The use of ultrasound guidance has decreased but not eliminated the incidence of complications from central venous catheterization. These complications can include arterial puncture, hematoma, infection, failed guidewire and pneumothorax.[6],[7] Compression from extravascular structures, thrombosis or stenosis of the veins and congenital venous abnormalities can also complicate the cannulation of central veins.[8]

Case reports and studies have revealed greater complication rates from cannulation of the left internal jugular vein (LIJV) when compared to the right internal jugular vein (RIJV).[6],[7] One case report demonstrated a left internal jugular vein dialysis catheter entering the left atrium.[6] The RIJV has a less tortuous path to the superior vena cava than the LIJV. The RIJV also has less overlap with the carotid artery than the LIJV does with head rotation greater than 30 degrees.[9]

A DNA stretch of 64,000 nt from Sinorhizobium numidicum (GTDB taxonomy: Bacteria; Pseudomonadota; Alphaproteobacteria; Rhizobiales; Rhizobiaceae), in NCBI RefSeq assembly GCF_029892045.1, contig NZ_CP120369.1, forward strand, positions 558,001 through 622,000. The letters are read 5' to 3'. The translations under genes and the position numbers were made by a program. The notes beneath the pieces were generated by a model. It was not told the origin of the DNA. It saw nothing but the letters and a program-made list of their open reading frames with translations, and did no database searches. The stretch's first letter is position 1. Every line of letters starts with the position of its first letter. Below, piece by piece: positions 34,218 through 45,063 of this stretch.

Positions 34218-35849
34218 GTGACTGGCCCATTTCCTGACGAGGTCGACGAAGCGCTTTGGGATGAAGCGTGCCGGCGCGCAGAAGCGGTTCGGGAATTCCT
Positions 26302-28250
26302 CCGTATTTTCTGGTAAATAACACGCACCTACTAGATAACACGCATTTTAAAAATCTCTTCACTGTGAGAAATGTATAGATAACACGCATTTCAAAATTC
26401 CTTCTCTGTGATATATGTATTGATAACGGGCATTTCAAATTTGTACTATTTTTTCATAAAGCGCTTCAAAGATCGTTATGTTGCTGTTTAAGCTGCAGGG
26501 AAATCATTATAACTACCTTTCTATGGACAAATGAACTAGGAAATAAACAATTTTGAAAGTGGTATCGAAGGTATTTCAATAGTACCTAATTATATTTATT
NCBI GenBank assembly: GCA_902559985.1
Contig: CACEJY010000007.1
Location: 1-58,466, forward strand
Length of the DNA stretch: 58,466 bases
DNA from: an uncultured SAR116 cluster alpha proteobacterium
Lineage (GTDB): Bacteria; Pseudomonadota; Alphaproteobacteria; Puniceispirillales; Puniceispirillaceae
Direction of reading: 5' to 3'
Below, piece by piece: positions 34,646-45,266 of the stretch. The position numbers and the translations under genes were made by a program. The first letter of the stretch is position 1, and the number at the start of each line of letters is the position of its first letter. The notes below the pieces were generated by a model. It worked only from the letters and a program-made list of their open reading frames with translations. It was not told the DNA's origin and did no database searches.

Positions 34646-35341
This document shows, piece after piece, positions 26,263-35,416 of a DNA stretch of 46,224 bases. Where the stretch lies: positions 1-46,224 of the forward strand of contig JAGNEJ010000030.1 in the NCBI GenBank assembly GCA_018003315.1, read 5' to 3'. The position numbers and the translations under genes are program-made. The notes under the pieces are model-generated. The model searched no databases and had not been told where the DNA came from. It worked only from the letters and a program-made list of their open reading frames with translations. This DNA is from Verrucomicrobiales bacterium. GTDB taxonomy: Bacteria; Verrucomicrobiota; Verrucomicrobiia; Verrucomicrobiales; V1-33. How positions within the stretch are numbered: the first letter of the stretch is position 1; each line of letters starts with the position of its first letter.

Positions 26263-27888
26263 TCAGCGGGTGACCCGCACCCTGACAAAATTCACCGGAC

The purpose of this report is to encourage critical care providers to be vigilant while placing central venous catheters, bring awareness to this potential fatal complication and when possible to obtain a thorough history and physical examination before performing such procedures.

Declaration of patient consent

The patient's course was fatal and no relatives were identified. The approval for publication of the manuscript came from the Division Director, Critical Care Anesthesiology at the University of Toledo College of Medicine and Life Sciences. Patients names and initials are not published and due efforts are made to conceal their identity, but anonymity cannot be guaranteed.